Practice Good Oral Health for Type 1 Diabetes

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Practice Good Oral Health for Diabetes

When diabetes goes untreated, it takes a toll on your mouth. One in five cases of tooth loss is linked to diabetes. Periodontal disease, the most common dental disease, affects nearly a quarter of those diagnosed with diabetes.

Why are people with diabetes more prone to gum disease? The mouth is populated by millions of bacteria, and a high-sugar environment is an ideal place for bacteria to thrive. If they camp out in your mouth, the bacteria can cause periodontal disease. This chronic inflammatory condition can destroy your gums, all the tissues holding your teeth and can even eat into your bones.

Individuals with diabetes are more susceptible to infections inside the mouth. Like all infections, serious gum disease may cause blood sugar to rise. This makes diabetes harder to control because you are less able to fight the bacteria attacking the gums, which can become inflamed, bleed and lead to gingivitis.


What is type 1 diabetes?

Type 1 diabetes is an autoimmune disorder in which the immune system attacks and destroys the insulin-producing beta cells in the pancreas. As a result, the pancreas produces little or no insulin. Type 1 diabetes is also characterized by the presence of certain autoantibodies against insulin or other components of the insulin-producing system such as glutamic acid decarboxylase (GAD), tyrosine phosphatase, and/or islet cells.

When the body does not have enough insulin to use the glucose that is in the bloodstream for fuel, it begins breaking down fat reserves for energy. However, the breakdown of fat creates acidic by-products called ketones, which accumulate in the blood. If enough ketones accumulate in the blood, they can cause a potentially life-threatening chemical imbalance known as ketoacidosis.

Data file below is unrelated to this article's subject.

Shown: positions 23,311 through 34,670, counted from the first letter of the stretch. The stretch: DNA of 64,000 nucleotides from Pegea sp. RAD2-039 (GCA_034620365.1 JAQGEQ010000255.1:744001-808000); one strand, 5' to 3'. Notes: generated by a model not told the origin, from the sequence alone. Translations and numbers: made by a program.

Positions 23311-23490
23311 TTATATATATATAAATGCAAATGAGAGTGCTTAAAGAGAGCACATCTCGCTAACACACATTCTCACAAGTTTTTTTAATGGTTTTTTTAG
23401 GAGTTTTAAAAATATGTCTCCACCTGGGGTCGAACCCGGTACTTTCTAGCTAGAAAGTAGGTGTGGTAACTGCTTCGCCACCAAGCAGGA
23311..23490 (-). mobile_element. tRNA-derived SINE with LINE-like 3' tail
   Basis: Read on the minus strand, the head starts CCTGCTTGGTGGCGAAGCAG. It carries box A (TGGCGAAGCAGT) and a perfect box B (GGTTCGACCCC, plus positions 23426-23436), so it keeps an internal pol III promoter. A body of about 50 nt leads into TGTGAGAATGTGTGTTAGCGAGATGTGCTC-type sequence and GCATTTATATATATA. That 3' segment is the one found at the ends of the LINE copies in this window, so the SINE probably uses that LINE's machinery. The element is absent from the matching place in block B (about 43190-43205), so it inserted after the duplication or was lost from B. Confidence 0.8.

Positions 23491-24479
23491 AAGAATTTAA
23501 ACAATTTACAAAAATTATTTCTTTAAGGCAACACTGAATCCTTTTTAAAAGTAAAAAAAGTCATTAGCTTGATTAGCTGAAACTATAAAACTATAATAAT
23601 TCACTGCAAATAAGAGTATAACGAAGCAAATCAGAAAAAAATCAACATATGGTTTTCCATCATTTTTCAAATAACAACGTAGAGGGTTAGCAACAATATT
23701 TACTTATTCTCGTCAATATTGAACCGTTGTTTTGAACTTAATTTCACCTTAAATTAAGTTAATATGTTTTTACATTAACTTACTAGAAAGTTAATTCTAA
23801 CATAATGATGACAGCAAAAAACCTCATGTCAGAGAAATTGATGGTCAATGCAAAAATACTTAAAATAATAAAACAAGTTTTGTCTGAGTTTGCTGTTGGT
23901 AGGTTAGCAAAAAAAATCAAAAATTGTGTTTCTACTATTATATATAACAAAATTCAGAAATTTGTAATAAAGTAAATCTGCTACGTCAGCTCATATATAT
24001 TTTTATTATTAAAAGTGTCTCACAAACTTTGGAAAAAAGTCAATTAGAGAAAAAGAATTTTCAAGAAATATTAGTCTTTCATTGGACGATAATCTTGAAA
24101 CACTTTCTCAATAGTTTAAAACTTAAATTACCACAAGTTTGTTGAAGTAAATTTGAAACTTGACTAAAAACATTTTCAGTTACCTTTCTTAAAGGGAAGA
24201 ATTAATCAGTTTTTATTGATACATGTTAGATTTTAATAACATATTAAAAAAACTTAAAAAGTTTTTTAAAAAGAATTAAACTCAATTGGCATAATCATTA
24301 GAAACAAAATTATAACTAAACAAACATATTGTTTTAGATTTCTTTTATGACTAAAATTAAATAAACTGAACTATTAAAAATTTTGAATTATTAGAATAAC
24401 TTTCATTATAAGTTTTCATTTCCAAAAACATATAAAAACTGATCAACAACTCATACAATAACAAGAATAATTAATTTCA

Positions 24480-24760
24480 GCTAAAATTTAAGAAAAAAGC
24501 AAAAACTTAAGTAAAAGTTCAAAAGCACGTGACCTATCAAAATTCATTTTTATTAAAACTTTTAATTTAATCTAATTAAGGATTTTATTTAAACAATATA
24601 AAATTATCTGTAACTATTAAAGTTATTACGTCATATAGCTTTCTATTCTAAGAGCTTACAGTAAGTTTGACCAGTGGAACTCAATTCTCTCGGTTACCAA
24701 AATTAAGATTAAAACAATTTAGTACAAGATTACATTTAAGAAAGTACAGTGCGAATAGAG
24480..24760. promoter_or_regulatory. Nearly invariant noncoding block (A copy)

Type 1 diabetes often develops in children, although it can occur at any age. Symptoms include unusual thirst, a need to urinate frequently, unexplained weight loss, blurry vision, and a feeling of being tired constantly. Such symptoms tend to be acute.

Diabetes is diagnosed in one of three ways – a fasting plasma glucose test, an oral glucose tolerance test, or a random plasma glucose test – all of which involve drawing blood to measure the amount of glucose in it.

Type 1 diabetes requires insulin treatment for survival. Treatment may also include taking other drugs to prevent kidney damage or to treat diabetes-related conditions such as high blood pressure.


Visit your dentist

It’s important to visit your dentist at least twice a year for regular cleanings and checkups. Studies show that treating gum disease can help improve blood sugar control in patients living with diabetes, decreasing the progression of the condition. Practicing good oral hygiene and having regular professional cleanings can help lower your A1C. Depending on the health of your gums, your dentist may have you come back more often for cleanings.

Healthy routines

The American Dental Association recommends brushing twice a day for two minutes, using toothpaste with fluoride. While the dental association doesn’t recommend one toothbrush over another, many experts recommend powered toothbrushes. While they are more expensive than manual toothbrushes, they offer several advantages. These toothbrushes often include a timer feature to help remind people to continue brushing for two full minutes. Some even feature a pressure indicator light to let patients know when they’re brushing too hard and possibly damaging their gums.

Dentists also recommend that people floss once a day to remove food and plaque in between the teeth and along the gums. If you don’t like floss, try an interdental device — a tiny brush to get at crevices that are hard to reach with toothbrushes. To fight off bacterial buildup, rinse your mouth with antibacterial mouthwash. Swish the mouthwash for about 30 seconds and even gargle for a few seconds to help remove more bacteria.

Want to learn more about oral health for diabetes? Read “Diabetes and Oral Health: What’s Their Relationship?” “Disease, Treatment, and Oral Health,” and “Choosing Dental Care.”

Originally Published March 5, 2018

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